Lawrence Dorr (65MS, 67MD), an internationally known orthopedic surgeon living in Pasadena, California, was honored recently by Operation Walk, the humanitarian organization he founded in 1996 to perform free implant surgeries for needy patients in the U.S. and in developing countries.
Patricia Austin (74MD) was elected president of the American Medical Association Foundation. She is an ophthalmologist at the John Muir Health- Walnut Creek Medical Center in California.
William Robb III (70MD, 75R) is orthopedic director and chief medical officer at the Illinois Bone & Joint Institute.
Sandra Murray (80PhD), of the University of Pittsburgh School of Medicine, was awarded a Lifetime Fellow Recognition from the American Society for Cell Biology. The first African-American woman to be named a fellow, she was recognized for her efforts that include “increasing inclusiveness in the scientific workforce at all levels.”
Andrew Nugent (96MD), UI chair and departmental executive officer of emergency medicine, is president of the Association of Academic Chairs of Emergency Medicine.
Kristy Weber, MD (96R), is first vice president of the American Academy of Orthopaedic Surgeons and will become the organization’s first female president in 2019. She is chief of orthopedic oncology at Penn Medicine and director of the sarcoma program in Penn Medicine’s Abramson Cancer Center.
Jeffrey Lynch (06MD, 12R), MPH, a pediatric ophthalmologist in St. Paul, Minnesota, has helped to improve the vision of nearly 30,000 people worldwide through ReSpectacle, a nonprofit organization he founded in 2011 that facilitates the redistribution of donated eyeglasses through an online database.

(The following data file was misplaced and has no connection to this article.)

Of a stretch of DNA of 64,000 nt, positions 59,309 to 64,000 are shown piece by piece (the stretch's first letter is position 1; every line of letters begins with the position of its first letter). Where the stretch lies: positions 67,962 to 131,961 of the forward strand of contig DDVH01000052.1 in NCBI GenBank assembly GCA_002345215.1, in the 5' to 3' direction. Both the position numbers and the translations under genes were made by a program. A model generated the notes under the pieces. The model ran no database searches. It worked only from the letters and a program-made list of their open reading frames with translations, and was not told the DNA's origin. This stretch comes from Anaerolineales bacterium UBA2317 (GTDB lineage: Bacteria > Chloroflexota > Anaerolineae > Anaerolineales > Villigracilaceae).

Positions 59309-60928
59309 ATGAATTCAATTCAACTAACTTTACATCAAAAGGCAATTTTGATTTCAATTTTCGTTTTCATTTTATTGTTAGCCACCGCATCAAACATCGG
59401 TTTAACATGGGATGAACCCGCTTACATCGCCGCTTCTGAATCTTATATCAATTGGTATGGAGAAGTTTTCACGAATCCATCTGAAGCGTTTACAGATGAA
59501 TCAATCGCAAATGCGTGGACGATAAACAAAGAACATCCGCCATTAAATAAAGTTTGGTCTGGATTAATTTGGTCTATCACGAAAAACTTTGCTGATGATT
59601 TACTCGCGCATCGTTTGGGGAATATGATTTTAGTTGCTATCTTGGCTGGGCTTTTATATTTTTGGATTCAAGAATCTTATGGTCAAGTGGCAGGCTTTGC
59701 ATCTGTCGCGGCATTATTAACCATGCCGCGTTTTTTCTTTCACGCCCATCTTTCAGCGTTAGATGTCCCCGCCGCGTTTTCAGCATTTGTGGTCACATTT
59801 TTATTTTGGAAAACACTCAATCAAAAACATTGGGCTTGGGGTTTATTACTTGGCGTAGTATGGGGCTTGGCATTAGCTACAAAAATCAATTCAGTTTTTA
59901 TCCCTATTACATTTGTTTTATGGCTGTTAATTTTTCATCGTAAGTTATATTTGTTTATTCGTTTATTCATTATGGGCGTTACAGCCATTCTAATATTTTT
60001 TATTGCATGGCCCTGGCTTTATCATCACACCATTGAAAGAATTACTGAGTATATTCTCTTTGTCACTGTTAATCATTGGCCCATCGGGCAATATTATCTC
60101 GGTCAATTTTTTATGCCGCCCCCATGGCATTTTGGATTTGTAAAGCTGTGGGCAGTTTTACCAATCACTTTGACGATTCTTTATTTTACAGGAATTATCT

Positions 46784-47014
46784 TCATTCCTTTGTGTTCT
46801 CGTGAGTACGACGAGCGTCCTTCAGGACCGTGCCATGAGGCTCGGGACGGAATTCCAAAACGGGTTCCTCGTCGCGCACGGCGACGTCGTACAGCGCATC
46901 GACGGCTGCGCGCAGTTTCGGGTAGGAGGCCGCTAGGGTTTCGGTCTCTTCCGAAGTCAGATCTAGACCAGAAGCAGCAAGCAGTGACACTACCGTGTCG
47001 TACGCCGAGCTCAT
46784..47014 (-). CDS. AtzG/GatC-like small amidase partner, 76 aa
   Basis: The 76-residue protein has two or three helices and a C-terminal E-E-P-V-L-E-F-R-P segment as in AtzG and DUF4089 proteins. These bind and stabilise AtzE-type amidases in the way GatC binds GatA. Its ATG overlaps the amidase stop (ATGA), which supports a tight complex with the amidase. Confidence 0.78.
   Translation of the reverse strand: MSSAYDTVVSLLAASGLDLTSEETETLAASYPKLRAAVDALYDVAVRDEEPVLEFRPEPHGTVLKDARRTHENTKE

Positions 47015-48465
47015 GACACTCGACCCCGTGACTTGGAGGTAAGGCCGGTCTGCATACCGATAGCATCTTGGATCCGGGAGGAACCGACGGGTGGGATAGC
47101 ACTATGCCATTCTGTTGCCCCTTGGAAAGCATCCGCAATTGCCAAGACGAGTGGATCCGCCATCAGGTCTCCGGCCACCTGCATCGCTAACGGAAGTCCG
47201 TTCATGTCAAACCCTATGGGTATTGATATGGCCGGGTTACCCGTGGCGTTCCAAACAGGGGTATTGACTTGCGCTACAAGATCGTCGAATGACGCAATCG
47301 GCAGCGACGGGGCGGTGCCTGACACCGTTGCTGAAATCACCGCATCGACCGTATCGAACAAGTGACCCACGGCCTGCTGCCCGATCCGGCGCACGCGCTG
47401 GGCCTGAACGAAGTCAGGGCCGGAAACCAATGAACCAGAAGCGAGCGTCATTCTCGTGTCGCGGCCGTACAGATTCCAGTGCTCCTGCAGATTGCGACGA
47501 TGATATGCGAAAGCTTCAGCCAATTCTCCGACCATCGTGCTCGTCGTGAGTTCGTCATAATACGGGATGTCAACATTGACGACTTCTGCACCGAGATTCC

Manish Suneja, MD (04R, 06F), UI clinical professor of internal medicine and director of the internal medicine residency program, received the 2018 President and Provost Award for Teaching Excellence, the university’s highest honor for teaching.
Jacklyn Engelbart (18MD), Chloe Gumpert (18MD), and Matt Traxler (18MD) received Distinguished Service Awards from the UI Carver College of Medicine for their outstanding contributions to medical education, student activities, and student-faculty relations. The newly minted physicians have started residencies at UI Hospitals & Clinics, University of Washington Hospitals, and the University of Kansas, respectively.
Nicole Gastala, MD (15R), was featured in a New York Times article for her efforts to treat patients addicted to opioid painkillers, heroin, and synthetic fentanyl at the Marshalltown, Iowa, family medicine clinic where she worked.
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